2) $ellebrity

I came across the trailer for this film a while ago and thought it was... interesting.


I really don't know how I feel about this movie. I think it's an interesting topic, but I'm torn between hoping that it'll actually be a substantial documentary that takes an opportunity to really look critically at the paparazzi and the chance that this is just a chance for celebrities to appear onscreen and complain about how hard it is to be famous. Darlings, we know being famous is not all it's cracked up to be. But why are you appearing in a film about it? Don't you think that's kind of a part of what led you to the paparazzi madness? It's more than just the people holding the cameras following celebrities around - it's the way Hollywood treats celebrities in the first place, how even talk shows and interviewers treat them, and even how we think of the idea of celebrity in general. So I think complaining in a film - a film doesn't stand out from other films (you still have to go to a theater to see it, I mean, as apposed to distributing it on Youtube or through Netflix or something) - might just be perpetuating a vicious cycle and making the paparazzi look all bad instead of considering what sort of system both sides are working in.

Also, I'm sort of wary about this film because I worry about it overlooking the difference between those who are trying to make money off of celebs and those who are their fans and just trying to get a photo with them or an autograph. There are great differences between certain members of the press, certain paparrazi groups, and certain fans. But I sense that a film like this might end up lumping them all together and label them as "the crazy obsessives that make our lives suck." Which I don't appreciate. Some press members and some paparrazi members are kind and courteous. Most fans are especially so. I worry that a film like this would come off as really pretentious and whining rather than actually having a serious conversation about this sort of thing.

Then again, I haven't actually seen the movie so.... consider everything I've said completely hypothetical. If I get the chance to see this, I'll get back to you and we'll see how far off I am.

3) Minneapolis

I have a mad amount of love for the city I live in and just feel the need to share this photos. I don't really talk a whole lot about Minneapolis, but damn is it pretty:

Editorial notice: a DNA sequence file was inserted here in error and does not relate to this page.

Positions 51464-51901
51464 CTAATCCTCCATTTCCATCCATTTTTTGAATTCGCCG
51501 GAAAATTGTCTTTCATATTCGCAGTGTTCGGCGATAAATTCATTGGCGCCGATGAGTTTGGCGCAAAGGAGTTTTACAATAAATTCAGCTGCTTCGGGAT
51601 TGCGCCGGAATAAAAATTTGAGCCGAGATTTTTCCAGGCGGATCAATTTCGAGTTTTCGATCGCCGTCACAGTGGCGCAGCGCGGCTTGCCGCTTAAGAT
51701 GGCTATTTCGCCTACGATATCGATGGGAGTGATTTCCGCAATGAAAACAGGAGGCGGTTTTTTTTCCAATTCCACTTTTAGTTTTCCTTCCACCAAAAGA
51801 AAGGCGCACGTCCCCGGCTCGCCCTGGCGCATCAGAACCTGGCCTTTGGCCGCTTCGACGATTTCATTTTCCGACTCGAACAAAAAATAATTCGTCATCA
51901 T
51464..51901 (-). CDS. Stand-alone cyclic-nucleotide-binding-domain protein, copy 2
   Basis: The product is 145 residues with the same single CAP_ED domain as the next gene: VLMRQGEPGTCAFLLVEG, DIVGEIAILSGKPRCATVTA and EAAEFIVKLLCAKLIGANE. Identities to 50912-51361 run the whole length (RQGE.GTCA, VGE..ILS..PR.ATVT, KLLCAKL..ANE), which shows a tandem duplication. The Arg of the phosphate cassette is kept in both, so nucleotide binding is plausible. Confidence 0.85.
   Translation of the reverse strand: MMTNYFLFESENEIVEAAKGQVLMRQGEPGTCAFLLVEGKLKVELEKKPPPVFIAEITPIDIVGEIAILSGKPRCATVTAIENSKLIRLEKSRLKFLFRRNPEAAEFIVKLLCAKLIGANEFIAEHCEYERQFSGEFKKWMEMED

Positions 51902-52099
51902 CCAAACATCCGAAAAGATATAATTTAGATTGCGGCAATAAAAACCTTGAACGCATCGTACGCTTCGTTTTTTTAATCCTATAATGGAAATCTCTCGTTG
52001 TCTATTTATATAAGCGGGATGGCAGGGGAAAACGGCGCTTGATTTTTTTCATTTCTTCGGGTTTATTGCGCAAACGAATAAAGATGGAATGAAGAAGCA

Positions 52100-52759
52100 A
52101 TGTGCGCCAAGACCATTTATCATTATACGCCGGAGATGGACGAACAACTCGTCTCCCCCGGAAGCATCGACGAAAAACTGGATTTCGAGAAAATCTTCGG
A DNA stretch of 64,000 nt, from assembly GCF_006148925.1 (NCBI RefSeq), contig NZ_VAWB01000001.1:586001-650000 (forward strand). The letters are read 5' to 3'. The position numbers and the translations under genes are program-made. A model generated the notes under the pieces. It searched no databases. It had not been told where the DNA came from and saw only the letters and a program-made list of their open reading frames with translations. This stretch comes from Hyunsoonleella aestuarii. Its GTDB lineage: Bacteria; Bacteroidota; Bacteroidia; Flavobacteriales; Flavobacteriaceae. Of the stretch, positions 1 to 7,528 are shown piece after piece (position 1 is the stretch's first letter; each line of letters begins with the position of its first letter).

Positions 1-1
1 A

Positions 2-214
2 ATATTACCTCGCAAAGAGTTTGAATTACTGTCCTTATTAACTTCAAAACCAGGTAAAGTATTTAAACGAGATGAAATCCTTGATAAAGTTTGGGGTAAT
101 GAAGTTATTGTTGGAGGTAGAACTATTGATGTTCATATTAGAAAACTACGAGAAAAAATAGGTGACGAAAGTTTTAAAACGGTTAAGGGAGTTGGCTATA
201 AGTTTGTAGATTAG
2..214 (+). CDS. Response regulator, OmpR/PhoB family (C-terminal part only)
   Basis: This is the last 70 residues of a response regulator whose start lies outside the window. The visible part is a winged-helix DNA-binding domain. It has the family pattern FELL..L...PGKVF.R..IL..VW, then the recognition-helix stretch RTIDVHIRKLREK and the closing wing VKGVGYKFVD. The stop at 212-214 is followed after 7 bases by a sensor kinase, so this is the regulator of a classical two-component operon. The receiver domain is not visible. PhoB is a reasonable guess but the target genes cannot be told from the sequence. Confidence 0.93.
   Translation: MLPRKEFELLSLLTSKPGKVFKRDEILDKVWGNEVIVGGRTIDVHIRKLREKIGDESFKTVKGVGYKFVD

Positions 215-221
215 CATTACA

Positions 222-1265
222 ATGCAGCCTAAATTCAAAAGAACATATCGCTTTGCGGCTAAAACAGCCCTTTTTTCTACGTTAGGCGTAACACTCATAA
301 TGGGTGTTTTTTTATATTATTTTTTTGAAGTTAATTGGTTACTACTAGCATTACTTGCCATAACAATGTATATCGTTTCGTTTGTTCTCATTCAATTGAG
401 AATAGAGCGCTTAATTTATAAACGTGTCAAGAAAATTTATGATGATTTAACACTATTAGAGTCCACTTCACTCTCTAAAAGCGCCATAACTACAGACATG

https://www.facebook.com/photo.php?fbid=10151276211969626&set=pb.224447869625.-2207520000.1354630243&type=3&theater
http://blog.lib.umn.edu/artdept/artblog/schwartzman_00197.jpg

4) Writing non-bloggy things

I intend, very soon, to write briefly about my personal fanfic writing (in the scope of discussing something else). But I've realized that I don't think I've ever let on that I've been writing other fiction as well. If I can actually get stuff done this coming week, I might actually finish my novel. It's not too far from the end (though how exactly it's going to end is a bit fuzzy yet). If it does get finished, I'm going to proof read the hell out of it and try to get it self-published before I graduate. Can I do it? I sure as hell hope so.

You'll probably want to know what it's about, but I'm notoriously bad at describing my own work. I personally like to describe it as glorified Frankenstein fanfiction. It's a modernization of Frankenstein with the main character being a pre-med student who discovers that her mentor is keen on building a human being out of dead matter. I don't think it's totally terrible, which means it might actually be pretty good. So here's for hoping I can actually get it done :P

Well, that's all for now. Since I've got this junk out of my draft box, I'll be back to writing the usual posts next. And that'll either be on evil villains or Oscar nominations, depending on which I feel more motivated on. :)